In the meantime, Biden, whose relationship with Netanyahu stretches back across four decades, may feel pressure to tread gingerly, given the complex domestic politics in the United States. While some Democrats have grown more forceful in criticizing Israel over various issues, there are few signs that the bipartisan coalition supporting the longtime U.S. ally is collapsing.
“I’d leave that up to the Israelis,” Sen. John Cornyn (R-Tex.) said Monday when asked if he had a reaction to the judicial overhaul crisis.
Sen. Richard J. Durbin (D-Ill.) said he does not see anything Congress or Biden should do at this point to pressure Netanyahu, although he mentioned that many members of Congress had sent letters saying the prime minister’s proposal was unacceptable.
“I think Netanyahu is in a political bind at this point where if the courts go forward he may lose his leadership, but if he continues with the strategy he may lose it as well,” said Durbin, the Senate’s No. 2 Democrat and chair of the Judiciary Committee. “He’s created an impossible situation.”
Some Democrats are calling for tougher actions by the U.S. government, particularly since the mass protests erupted in Israel and Netanyahu abruptly fired his defense minister.
“President Biden was correct in emphasizing that shared democratic values are at the heart of the U.S.-Israeli partnership,” said Mara Rudman, executive vice president at the Center for American Progress, who served as a Middle East envoy during the Obama administration. “The Biden administration can only be further concerned by the lack of a responsible figure focused on Israel’s security leading the defense ministry.”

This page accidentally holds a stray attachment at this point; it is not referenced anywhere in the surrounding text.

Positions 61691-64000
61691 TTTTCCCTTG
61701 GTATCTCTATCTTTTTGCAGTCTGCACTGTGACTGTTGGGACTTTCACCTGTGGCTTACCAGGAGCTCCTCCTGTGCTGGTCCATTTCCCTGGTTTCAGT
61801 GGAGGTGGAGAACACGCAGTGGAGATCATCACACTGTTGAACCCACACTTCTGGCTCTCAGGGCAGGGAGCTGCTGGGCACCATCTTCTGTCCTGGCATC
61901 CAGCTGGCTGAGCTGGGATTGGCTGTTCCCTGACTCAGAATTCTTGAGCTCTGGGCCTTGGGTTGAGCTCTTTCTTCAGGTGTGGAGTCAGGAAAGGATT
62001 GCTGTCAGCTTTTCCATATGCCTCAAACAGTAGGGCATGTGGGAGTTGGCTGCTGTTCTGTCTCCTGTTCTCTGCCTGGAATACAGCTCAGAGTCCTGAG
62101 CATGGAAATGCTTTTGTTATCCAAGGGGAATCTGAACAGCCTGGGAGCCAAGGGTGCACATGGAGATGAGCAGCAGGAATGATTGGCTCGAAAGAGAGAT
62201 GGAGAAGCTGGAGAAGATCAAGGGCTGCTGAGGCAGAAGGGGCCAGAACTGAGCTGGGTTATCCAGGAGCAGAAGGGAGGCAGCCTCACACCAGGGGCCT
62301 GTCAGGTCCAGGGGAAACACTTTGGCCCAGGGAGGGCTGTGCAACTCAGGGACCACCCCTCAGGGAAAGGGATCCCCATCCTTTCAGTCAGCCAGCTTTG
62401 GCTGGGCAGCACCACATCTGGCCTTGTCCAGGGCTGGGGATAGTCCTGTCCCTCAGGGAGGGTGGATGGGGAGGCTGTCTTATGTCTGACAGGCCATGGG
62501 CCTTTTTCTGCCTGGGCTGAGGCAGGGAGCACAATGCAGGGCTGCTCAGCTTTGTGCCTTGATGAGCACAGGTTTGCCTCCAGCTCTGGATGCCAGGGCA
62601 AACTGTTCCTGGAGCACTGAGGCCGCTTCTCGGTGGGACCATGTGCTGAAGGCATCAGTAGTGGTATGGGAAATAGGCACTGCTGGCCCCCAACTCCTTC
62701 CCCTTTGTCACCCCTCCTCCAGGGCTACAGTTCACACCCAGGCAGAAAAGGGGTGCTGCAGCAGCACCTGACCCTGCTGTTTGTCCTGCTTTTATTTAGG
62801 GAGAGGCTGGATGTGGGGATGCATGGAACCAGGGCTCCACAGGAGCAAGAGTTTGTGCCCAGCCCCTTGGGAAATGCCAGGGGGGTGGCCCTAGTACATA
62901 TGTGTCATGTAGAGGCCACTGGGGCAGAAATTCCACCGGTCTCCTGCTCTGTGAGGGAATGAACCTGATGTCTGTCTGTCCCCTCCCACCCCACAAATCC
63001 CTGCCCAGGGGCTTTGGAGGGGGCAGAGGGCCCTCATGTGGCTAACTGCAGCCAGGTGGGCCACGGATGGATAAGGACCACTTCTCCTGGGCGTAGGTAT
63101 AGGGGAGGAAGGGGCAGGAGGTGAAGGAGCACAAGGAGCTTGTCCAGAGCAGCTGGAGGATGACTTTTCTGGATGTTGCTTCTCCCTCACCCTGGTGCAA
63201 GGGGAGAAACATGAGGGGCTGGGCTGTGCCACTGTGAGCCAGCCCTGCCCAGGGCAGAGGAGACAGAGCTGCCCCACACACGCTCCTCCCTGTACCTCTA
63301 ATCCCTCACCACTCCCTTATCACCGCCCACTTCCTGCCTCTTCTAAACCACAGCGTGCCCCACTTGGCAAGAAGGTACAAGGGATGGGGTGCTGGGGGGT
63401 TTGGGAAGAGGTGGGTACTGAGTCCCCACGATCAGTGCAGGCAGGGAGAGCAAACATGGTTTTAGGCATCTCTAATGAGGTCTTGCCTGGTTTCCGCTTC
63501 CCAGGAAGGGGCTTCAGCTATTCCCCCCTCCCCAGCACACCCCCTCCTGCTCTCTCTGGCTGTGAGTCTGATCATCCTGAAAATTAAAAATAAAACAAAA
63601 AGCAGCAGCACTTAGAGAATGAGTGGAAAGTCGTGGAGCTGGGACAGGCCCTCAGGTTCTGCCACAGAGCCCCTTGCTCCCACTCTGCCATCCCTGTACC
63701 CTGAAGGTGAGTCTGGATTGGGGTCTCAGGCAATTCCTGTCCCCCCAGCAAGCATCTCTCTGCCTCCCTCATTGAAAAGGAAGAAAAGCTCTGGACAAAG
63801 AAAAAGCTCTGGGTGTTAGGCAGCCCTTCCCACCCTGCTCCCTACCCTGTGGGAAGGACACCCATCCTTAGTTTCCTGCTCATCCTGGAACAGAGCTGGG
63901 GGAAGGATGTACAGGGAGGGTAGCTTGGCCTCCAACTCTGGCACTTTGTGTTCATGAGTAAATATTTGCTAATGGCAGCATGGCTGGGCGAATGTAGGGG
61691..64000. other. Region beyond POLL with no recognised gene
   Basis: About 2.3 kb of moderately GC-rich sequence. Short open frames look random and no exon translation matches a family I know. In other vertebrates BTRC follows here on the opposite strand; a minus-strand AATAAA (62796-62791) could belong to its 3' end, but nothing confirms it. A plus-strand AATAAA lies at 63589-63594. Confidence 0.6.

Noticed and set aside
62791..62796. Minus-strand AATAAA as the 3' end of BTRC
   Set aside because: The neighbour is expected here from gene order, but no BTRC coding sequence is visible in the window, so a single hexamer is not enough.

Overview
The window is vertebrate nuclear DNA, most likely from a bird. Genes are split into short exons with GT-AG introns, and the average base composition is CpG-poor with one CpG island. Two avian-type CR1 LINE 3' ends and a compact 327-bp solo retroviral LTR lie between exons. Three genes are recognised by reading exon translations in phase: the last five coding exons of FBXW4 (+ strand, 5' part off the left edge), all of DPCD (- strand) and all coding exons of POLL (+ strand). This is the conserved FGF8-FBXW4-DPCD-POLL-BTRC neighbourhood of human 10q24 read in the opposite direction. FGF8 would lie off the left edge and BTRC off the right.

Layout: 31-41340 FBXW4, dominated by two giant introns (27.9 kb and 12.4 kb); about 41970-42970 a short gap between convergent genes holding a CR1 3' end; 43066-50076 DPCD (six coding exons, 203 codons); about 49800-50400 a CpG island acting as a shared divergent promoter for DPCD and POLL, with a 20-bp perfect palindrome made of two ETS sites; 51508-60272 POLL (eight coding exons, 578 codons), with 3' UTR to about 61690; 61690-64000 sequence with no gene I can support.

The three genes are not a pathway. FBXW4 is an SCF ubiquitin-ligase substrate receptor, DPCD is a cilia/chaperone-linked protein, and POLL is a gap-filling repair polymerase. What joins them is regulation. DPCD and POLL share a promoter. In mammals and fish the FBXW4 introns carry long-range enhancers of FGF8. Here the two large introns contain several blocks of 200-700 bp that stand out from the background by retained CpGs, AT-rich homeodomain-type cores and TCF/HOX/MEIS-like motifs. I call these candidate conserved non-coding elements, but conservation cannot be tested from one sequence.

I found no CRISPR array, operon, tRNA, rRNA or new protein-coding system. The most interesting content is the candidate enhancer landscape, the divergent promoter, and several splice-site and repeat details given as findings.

For their part, Republicans are likely to seize on any daylight between Biden and the Israeli government to accuse the president of failing to stand up for America’s closest ally in the Middle East. The political dynamics, coming just as Biden is preparing to launch his bid for reelection, are only likely to get more fraught as the 2024 race heats up, Alterman said.
Netanyahu’s close relationship with Trump, who is running to oust Biden from office, is yet another factor the president has to consider as he approaches a delicate matter that has implications for the domestic politics of both the United States and Israel.
“There’s not that much [Biden] can do in public. There are probably some things he can do in private, as long as he doesn’t humiliate Netanyahu and put him in a corner,” Alterman said. “If he tries to cancel him, then Biden will have the kind of fight on his hands that he doesn’t want to have anything to do with.”
Tyler Pager and Liz Goodwin contributed to this report.